Exfoliated black phosphorous-mediated CuAAC chemistry for organic and macromolecular synthesis under white LED and near-IR irradiation

  1. Azra Kocaarslan1,
  2. Zafer Eroglu2,3ORCID Logo,
  3. Önder Metin2ORCID Logo and
  4. Yusuf Yagci1,4

1Department of Chemistry, Istanbul Technical University, Maslak, 34469 Istanbul, Turkey
2Department of Chemistry, Koç University, Sarıyer, 34450, Istanbul, Turkey
3Department of Nanoscience and Nanoengineering, Atatürk University, 25240 Erzurum, Turkey

4King Abdulaziz University, Faculty of Science, Chemistry Department, 21589 Jeddah, Saudi Arabia

  1. Corresponding author email

This article is part of the thematic issue "Polymer chemistry: fundamentals and applications".

Guest Editor: B. V. K. J. Schmidt
Beilstein J. Org. Chem. 2021, 17, 2477–2487. https://doi.org/10.3762/bjoc.17.164
Received 14 Jul 2021, Accepted 20 Sep 2021, Published 23 Sep 2021


The development of long-wavelength photoinduced copper-catalyzed azide–alkyne click (CuAAC) reaction routes is attractive for organic and polymer chemistry. In this study, we present a novel synthetic methodology for the photoinduced CuAAC reaction utilizing exfoliated two-dimensional (2D) few-layer black phosphorus nanosheets (BPNs) as photocatalysts under white LED and near-IR (NIR) light irradiation. Upon irradiation, BPNs generated excited electrons and holes on its conduction (CB) and valence band (VB), respectively. The excited electrons thus formed were then transferred to the CuII ions to produce active CuI catalysts. The ability of BPNs to initiate the CuAAC reaction was investigated by studying the reaction between various low molar mass alkyne and azide derivatives under both white LED and NIR light irradiation. Due to its deeper penetration of NIR light, the possibility of synthesizing different macromolecular structures such as functional polymers, cross-linked networks and block copolymer has also been demonstrated. The structural and molecular properties of the intermediates and final products were evaluated by spectral and chromatographic analyses.

Keywords: black phosphorus; click chemistry; heterogeneous photocatalyst; near infrared; phosphorene


For the last decade, click chemistry has been recognized as an indispensable part of synthetic chemistry due to its easiness of application, efficiency to produce the targeted products with very high yields and little or no byproducts under a variety of conditions, and high interconnected group tolerance. Since the introduction of click chemistry by Sharpless [1,2] and Mendal [3], many studies have been dedicated to better understanding of the concept and expanding its scope to be applied in various fields of chemistry including bioconjugation [4], drug discovery [5], materials science [6-9] and so on [10]. The development of the use of light in click chemistry has set a milestone as a new and effective method for the synthesis of macromolecules [11]. Initiation of this reaction photocatalytically provides many advantages for the synthetic methodologies including bioconjugation, labeling, surface functionalization, dendrimer synthesis, polymer synthesis, and polymer modification by adding spatial and temporal control [12,13].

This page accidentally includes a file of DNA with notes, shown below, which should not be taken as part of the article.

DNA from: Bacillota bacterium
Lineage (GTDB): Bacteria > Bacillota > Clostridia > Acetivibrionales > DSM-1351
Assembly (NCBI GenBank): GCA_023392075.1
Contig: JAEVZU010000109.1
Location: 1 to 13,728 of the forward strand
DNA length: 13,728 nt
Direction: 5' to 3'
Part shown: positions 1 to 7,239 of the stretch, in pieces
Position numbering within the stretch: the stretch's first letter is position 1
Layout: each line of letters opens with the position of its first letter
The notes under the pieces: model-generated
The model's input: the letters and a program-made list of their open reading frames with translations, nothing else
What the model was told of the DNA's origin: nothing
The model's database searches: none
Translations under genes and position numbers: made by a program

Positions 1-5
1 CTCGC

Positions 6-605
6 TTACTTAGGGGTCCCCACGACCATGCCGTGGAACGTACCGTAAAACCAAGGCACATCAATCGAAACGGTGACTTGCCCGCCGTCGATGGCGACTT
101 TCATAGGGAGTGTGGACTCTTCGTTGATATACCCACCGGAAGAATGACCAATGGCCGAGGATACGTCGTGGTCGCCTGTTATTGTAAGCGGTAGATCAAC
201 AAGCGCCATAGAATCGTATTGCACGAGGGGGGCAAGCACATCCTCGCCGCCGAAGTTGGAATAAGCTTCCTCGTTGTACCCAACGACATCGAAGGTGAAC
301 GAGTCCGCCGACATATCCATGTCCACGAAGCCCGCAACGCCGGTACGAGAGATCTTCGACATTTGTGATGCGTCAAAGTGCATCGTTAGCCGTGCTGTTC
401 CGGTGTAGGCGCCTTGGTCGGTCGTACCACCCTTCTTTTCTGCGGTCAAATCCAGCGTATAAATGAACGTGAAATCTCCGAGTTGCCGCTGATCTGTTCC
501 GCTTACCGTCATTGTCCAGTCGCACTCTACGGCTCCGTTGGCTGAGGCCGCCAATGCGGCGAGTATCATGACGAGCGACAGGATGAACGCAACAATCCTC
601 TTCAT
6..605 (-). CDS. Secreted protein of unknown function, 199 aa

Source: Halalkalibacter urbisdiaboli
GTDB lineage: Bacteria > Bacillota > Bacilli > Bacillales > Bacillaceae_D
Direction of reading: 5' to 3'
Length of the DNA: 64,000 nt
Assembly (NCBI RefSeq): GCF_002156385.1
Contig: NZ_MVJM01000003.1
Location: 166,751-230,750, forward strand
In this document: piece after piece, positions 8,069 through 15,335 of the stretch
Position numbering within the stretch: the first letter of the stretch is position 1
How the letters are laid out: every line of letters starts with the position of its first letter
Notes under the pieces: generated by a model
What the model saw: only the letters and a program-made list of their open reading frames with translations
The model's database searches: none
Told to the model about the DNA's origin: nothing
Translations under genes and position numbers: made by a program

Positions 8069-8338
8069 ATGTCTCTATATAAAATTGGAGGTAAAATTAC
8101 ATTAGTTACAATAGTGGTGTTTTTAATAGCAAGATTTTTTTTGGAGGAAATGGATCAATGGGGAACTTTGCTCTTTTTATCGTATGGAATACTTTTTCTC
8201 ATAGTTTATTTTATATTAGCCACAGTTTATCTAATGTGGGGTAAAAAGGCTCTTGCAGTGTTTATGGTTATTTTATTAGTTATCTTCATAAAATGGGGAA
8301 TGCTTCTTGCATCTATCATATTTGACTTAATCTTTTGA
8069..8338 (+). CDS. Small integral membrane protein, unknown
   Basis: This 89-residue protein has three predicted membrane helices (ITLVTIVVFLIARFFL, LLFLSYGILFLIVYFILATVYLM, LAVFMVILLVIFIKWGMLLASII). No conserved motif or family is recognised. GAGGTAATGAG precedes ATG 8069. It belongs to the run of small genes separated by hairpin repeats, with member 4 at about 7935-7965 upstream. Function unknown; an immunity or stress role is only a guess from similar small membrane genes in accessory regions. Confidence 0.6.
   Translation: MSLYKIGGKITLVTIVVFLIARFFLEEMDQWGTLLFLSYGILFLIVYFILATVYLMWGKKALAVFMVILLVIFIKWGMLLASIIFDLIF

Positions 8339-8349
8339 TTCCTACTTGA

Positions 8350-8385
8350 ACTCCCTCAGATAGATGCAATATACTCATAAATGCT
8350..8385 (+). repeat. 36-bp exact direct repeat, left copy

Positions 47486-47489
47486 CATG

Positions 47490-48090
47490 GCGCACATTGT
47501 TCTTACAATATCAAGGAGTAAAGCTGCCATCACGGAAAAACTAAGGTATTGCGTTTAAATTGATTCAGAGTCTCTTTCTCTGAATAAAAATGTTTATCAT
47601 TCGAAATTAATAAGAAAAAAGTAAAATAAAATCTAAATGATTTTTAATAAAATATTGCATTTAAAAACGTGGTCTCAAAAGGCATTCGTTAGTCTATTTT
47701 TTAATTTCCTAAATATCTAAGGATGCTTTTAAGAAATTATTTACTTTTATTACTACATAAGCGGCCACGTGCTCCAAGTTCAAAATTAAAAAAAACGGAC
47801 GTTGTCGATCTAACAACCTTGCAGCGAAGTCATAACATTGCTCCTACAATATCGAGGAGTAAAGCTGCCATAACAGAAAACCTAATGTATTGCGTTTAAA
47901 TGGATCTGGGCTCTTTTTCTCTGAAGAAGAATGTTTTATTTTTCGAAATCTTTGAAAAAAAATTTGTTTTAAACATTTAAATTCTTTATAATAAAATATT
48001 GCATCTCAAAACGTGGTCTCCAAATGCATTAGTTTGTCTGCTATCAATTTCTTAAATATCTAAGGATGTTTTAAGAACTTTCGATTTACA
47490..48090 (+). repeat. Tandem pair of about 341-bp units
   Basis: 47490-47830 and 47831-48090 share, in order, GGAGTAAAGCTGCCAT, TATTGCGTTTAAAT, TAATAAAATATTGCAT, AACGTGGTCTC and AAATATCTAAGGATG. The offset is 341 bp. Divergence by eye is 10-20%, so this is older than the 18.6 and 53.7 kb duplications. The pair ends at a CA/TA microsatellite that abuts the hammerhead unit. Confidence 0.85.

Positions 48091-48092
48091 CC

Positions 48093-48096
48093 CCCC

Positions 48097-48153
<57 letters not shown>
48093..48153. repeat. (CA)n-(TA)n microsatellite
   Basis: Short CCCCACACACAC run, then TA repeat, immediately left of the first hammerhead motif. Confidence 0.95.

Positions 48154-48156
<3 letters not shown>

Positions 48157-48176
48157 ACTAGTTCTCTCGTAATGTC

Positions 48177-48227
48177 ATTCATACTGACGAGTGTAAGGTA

In recent years, heterogeneous photocatalysts have been performed in many photosynthetic reactions since they provide a more reasonable and easy way to synthesize the targeted products compared to the classical homogenous photocatalysts. In this respect, 2D materials offer great potential due to converting the inexhaustible energy of sunlight into chemical and electrical energy along with having a less environmental impact. After the discovery of the photocatalytic effect of 2D materials under UV light [14,15] the heterogeneous photocatalysts have been successfully applied in both small- and large-scale synthesis such as organic reactions [16,17], free radical polymerization (FRP) [18-20], controlled radical polymerization (CRP) [21,22], CuAAC chemistry [23-25], and thiol–ene chemistry [26,27]. However, most of the conventional 2D materials have a wide bandgap that requires UV light irradiation for their activation. Since 94% of the rays from the sun are not sufficient to activate these conventional semiconductor materials, many strategies have been proposed to design photocatalysts that can harvest in a wide spectrum of sunlight, especially in the NIR region [28,29]. In particular, the development of new photocatalyst systems that absorb the incident light from the sun at much longer wavelengths have aroused widespread interest [30-33]. However, the most of the NIR photocatalysts applied exhibit relatively low catalytic efficiency due to their low absorption characteristics and require complicated synthetic procedures. In this respect, it is worth to mention that elemental 2D materials with a proper bandgap and charge mobilities have been shown to act as photocatalysts in several reactions [34,35]. Exfoliated black phosphorus (BP), the most stable allotrope of phosphorus, has been shown as a highly efficient photocatalyst possessing superior features in many respects [36,37]. BP, a vital semiconductor 2D material with excellent physicochemical properties such as high carrier mobility, tunable optical absorption, and novel electronic band structure, fills the gap between graphene and wide bandgap semiconductors [35,38]. Furthermore, BP shows a layer thickness tunable bandgap ranging between 0.3 and 2.1 eV. Therefore, BPNs can efficiently be applied as a photoredox catalyst with broadband solar absorption [34,38-40].